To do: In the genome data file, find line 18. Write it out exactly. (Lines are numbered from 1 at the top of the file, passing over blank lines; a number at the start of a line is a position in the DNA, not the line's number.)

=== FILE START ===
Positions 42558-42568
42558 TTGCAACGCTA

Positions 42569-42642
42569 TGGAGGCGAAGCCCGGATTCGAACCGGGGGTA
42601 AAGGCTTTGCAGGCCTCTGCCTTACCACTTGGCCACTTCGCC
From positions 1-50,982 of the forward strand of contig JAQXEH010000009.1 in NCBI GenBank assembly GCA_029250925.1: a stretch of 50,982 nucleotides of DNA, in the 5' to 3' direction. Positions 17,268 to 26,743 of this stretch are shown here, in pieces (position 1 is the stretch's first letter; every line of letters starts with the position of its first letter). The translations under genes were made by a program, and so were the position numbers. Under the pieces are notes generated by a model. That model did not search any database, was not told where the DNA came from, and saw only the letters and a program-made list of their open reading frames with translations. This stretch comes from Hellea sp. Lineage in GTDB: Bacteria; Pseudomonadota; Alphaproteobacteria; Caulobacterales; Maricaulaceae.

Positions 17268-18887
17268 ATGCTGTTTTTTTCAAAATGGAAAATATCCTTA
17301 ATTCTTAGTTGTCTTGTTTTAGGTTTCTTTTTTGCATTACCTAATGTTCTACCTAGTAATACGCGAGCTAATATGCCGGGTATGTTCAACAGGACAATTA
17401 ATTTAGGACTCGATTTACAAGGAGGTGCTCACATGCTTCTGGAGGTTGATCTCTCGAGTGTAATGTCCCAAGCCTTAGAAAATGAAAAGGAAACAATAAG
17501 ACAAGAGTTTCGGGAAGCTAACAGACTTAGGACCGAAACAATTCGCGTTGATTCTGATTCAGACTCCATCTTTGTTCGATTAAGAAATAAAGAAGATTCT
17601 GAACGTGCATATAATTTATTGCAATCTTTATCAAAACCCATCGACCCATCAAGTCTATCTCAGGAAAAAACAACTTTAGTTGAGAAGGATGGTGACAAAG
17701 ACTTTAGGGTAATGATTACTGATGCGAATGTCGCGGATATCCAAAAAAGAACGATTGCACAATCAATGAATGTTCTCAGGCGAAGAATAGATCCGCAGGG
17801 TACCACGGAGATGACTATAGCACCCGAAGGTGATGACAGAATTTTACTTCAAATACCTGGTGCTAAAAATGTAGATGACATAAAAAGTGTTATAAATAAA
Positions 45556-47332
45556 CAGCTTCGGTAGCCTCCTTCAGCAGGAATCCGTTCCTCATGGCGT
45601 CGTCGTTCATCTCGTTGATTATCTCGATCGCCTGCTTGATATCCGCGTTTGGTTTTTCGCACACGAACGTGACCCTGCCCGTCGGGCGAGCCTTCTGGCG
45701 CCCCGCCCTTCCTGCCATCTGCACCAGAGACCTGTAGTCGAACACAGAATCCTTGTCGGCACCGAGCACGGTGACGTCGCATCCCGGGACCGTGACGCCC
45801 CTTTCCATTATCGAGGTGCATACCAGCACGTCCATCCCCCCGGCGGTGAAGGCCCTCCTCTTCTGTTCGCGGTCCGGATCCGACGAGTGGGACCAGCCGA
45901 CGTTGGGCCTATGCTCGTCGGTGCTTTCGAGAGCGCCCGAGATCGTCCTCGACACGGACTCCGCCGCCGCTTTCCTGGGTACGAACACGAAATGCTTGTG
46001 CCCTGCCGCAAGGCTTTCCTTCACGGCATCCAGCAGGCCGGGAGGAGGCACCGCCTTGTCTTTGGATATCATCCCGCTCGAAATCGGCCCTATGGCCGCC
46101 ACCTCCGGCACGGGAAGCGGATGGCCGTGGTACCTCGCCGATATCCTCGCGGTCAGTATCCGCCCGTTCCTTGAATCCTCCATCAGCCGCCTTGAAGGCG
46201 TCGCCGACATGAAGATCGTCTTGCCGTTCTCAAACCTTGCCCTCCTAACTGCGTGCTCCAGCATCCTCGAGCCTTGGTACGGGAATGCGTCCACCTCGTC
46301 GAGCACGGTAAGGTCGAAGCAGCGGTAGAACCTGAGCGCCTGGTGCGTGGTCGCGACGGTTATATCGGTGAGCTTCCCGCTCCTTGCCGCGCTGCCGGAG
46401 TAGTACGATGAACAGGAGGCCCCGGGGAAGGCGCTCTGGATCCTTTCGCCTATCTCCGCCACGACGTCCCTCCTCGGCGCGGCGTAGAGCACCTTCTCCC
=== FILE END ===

45701 CCCCGCCCTTCCTGCCATCTGCACCAGAGACCTGTAGTCGAACACAGAATCCTTGTCGGCACCGAGCACGGTGACGTCGCATCCCGGGACCGTGACGCCC